No longer a political safety net, the death of the “millionaire’s tax” ballot question on Monday could put Beacon Hill Democrats in the hot seat leading into this year’s elections to either scale back their ambitious spending promises or produce an alternative tax plan.
The ballot question that was struck down by the Supreme Judicial Court on Monday, and its potential to generate as much as $2 billion a year in new taxes, has been held out for years by Democrats as a potential panacea.
How can the state afford to expand pre-kindergarten and invest in K-12 education? The millionaire’s tax. How could the state improve the reliability of the MBTA and expand rail service to western Massachusetts? The millionaire’s tax.
The highest court’s split decision invalidating the proposed 4 percent surtax on income over $1 million now throws the ball back into the court of the Legislature to decide whether they believe the state can thrive with its current revenue structure, or if another tax hike is in the offing.
“I think as we’re beginning the new legislative session we’ll take a look to see where we are relative to our tax revenues, what we expect for tax revenue. That process will begin in December and we’ll go from there. I don’t think right now we can talk about elimination of anything right now until we have those figures before us,” House Speaker Robert DeLeo said, calling himself “disappointed” with the outcome in the courts.
Senate President Harriette Chandler, who will hand the reins of the Senate to Ways and Means Chairwoman Karen Spilka in July, also said she was “terribly disappointed.”
“As I have said since January, without this Fair Share Amendment, we will need to be creative and take a hard look at potential revenues from new sources to address the very real challenges we face as a Commonwealth,” Chandler said.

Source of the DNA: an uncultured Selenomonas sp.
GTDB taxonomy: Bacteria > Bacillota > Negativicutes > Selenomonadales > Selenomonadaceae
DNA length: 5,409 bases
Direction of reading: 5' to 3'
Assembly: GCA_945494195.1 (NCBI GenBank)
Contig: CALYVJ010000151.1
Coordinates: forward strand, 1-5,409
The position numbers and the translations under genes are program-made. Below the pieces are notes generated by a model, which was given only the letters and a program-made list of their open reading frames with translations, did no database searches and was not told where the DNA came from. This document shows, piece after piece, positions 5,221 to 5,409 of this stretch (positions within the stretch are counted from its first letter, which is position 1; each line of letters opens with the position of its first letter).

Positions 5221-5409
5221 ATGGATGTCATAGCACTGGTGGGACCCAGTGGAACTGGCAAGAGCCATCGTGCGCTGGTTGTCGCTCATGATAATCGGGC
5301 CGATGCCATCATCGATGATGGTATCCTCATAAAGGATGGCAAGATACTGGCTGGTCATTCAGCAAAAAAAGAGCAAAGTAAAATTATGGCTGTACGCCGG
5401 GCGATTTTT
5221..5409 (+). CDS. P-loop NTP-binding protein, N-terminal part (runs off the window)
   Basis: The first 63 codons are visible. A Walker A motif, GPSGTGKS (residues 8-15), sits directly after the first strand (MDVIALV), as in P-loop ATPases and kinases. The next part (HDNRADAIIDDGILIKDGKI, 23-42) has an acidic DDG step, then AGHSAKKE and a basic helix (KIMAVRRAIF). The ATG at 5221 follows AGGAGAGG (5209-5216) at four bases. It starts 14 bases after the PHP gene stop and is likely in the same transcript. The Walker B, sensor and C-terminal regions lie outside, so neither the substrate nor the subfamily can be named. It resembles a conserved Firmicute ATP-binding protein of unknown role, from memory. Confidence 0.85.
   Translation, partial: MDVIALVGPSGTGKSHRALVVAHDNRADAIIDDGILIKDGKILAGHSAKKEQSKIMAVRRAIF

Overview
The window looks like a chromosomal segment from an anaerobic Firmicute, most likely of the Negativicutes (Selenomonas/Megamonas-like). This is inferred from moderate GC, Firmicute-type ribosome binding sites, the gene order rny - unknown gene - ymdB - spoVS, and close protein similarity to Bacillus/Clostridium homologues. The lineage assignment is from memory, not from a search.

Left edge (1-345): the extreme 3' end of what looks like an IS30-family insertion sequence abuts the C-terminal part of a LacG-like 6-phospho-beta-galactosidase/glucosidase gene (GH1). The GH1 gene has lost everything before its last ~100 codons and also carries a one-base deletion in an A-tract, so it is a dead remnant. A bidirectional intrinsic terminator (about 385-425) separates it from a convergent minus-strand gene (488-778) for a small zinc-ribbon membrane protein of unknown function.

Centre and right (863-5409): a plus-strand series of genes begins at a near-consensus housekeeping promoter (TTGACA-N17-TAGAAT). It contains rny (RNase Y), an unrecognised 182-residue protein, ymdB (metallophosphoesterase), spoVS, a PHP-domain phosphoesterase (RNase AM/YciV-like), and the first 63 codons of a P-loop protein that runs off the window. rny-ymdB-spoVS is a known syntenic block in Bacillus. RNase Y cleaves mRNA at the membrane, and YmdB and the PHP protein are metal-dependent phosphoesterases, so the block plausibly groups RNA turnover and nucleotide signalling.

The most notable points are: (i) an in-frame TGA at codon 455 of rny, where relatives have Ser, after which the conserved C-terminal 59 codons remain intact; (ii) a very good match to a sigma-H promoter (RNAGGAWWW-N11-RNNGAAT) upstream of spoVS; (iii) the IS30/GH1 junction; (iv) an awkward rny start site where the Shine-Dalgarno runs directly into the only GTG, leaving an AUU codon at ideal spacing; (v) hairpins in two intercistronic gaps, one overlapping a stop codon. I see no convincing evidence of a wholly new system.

The income surtax had the added political benefit of representing a revenue generating proposal that lawmakers wouldn’t have had to decide alone. While Democrats supported the proposal and voted twice to advance it to the ballot, it was the voters who would have ultimately decided the proposal’s fate.
And it seemed quite popular. Suffolk University poll results released last week found 66 percent of voters supported the surtax on wealthier residents, compared to 26 percent opposed.
Gov. Charlie Baker, arguably, walks away a clear winner having never taken a position on the proposal as he awaited the court’s decision, and now never having too. The governor’s silence and deference to the judicial process seemed to be a political calculation that paid off Monday, not having to choose between his hold-the-line-on-taxes reputation and a ballot question that seemed sure to pass and energize left-leaning Democratic voters in the process.
The Massachusetts Democratic Party Chairman Gus Bickford saw it differently, suggesting the decision has created a “crisis” for Baker now that a potential revenue stream to improve transportation and education has been eliminated. “Massachusetts residents deserve to know his plans to address these critical issues before voting for our next governor,” Bickford said.
The decision will force the two men running against Baker to recalibrate their campaign messaging. Both Jay Gonzalez and Bon Massie have been proponents of the surtax as a way to generate new revenue to make investments in pubic transit and education, including Gonzalez’s call for universal pre-kindergarten.